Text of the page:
9. nuggy

    alarm bells started ringing when the allegations were described as credible and true if they really are you don’t need to say it..

  10. dpack

    i have just watched the program and it was a very professional job,balanced,exposing untruths,asking questions,telling truths and completely misleading regarding the ugly realities of these matters.

    the subjects that were not covered are quite interesting for instance the”macalpine defense” on a small or large scale,the butler sloss/mayor woman appointments,exaro’s bone fides and background links(there are other black hats in the field so destroying the credibility of exaro is no set back to the forces who wish to “keep a lid on this” as they are expendable,the various dickens papers,the muttered words”keep a lid on this”,irish matters,security and vetting matters(smith is a well known example but there are many others),exaro’s presentation of the “customs officer’s statement” and the statement he seemed to be making,that the “internet nutters” range from very serious and quite professional white hat researchers via misinformation and document weeding officers and paid and unpaid trolls etc etc etc .
    i could extend that list a lot but you can see where im going.

    between exaro and the bbc the search for truth has taken a bit of a blow but if the met mean what they said in their statement and the white hats keep on collating data and giving it context and witnesses continue to provide information the black hats are doomed .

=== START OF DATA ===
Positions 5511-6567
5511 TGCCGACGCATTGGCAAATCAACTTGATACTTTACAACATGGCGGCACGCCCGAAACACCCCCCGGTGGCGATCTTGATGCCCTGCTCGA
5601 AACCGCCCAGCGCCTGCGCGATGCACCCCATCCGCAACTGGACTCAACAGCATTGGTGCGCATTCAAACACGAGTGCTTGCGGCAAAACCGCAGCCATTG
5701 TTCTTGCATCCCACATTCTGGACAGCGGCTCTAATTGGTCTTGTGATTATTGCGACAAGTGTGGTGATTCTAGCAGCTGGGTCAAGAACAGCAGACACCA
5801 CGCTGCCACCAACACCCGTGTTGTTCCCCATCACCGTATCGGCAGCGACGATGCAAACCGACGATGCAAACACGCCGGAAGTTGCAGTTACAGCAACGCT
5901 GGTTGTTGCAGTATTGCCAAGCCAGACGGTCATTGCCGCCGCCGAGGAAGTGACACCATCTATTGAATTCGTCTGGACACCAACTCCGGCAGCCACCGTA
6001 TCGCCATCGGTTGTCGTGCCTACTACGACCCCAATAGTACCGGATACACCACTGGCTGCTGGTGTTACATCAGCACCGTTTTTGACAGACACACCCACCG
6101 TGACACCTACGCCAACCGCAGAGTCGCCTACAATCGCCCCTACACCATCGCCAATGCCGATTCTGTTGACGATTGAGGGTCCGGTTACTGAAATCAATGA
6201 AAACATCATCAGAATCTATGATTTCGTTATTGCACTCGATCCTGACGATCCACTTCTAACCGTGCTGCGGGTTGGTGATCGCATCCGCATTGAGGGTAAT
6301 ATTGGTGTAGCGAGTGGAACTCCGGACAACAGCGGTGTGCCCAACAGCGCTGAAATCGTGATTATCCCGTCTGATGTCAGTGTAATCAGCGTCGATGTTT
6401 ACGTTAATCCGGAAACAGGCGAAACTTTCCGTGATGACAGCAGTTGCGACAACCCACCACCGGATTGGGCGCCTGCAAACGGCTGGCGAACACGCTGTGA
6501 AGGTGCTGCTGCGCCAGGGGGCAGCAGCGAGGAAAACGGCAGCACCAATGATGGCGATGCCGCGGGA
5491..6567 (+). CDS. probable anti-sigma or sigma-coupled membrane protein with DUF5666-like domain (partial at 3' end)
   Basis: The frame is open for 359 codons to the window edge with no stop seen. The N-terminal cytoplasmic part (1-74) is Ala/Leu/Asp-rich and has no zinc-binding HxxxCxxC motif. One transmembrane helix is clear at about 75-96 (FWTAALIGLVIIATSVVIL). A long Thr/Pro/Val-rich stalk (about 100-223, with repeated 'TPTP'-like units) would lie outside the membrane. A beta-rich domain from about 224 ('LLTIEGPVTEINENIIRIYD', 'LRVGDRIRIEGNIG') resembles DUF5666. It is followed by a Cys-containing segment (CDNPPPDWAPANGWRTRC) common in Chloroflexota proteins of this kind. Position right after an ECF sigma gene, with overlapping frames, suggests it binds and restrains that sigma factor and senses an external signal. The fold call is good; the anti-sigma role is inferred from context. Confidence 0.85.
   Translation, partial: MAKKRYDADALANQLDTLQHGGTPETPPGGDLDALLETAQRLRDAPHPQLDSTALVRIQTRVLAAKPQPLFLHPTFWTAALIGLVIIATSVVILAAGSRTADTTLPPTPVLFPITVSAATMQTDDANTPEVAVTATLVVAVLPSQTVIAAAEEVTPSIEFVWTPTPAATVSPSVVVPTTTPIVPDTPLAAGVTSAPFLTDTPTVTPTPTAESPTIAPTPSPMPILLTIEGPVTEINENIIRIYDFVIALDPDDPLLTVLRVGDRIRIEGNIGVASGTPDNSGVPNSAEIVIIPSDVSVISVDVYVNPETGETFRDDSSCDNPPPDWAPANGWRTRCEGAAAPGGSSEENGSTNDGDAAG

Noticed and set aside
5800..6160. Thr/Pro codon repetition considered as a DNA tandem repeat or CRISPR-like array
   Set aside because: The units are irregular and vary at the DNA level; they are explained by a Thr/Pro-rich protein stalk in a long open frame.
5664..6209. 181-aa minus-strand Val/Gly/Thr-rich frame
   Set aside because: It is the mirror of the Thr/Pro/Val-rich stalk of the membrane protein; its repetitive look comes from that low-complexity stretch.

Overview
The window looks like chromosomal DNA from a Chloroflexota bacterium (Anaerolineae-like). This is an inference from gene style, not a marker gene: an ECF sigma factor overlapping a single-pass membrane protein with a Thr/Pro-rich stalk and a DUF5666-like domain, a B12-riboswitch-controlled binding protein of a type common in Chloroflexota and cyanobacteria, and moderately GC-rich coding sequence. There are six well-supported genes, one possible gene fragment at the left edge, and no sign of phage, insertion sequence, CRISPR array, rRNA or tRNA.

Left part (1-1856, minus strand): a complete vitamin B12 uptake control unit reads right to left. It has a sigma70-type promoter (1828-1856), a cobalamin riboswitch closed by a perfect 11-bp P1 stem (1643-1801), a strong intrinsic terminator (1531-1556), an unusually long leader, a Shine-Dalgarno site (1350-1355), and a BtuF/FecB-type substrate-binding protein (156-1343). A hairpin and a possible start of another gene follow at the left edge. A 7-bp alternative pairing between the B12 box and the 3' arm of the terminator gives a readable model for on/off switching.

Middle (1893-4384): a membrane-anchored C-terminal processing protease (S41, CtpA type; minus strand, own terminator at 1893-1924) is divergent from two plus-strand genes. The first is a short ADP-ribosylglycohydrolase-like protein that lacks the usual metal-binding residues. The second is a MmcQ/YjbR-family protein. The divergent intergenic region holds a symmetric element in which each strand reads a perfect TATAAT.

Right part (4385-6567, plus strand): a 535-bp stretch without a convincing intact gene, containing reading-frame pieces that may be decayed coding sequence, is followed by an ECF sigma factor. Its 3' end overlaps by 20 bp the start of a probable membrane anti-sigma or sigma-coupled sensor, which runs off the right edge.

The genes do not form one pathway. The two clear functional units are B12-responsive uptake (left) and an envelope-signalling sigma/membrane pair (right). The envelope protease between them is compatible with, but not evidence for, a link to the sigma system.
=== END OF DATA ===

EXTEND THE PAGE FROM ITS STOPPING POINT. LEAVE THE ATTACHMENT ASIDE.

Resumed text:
the effort put into discrediting the idea that there are some very dark aspects to “vip” and political life is a good indication that there is a serious problem.

    • dpack

      ps i just realized that it was broadcast in the middle of the tory party conference so extra marks for timing.

  11. Pingback: THE LOUSE & THE FLEA: PANORAMA, EXARO & THE VIP PAEDOPHILE SAGA | theneedleblog

  12. isis

    The programme’s narrow focus and limited number of interviewees in an inquiry of this scale made it seem biased.

    Rumours about Brittan have come from many unconnected sources. I was surprised that the Grafton Home victims were not trafficked to EGH, perhaps the scale is smaller than we imagined.

    I can see there might be confabulation amongst victims especially those that came together around NAYPIC. The programme highlights the importance of early full witness statements to police before talking to anyone else.

    But perhaps it was time to look at these complainants. Sometimes these people are obviously deluded and sometimes their story is crazy but plausible (So you’re a victim of MK Ultra, run by Tavistock and Thatcher…)
    They are so damaged that it’s not easy for police, social workers or journalists to know what to make of them and perhaps professionals need psychiatric imput. It’s strange that police have been unable to trace the school friend knocked down and I wonder if Nick might have disassociated and had imaginary friends. His case would have been stronger without the murders but I am glad that the police got murder enquiry funding for this issue.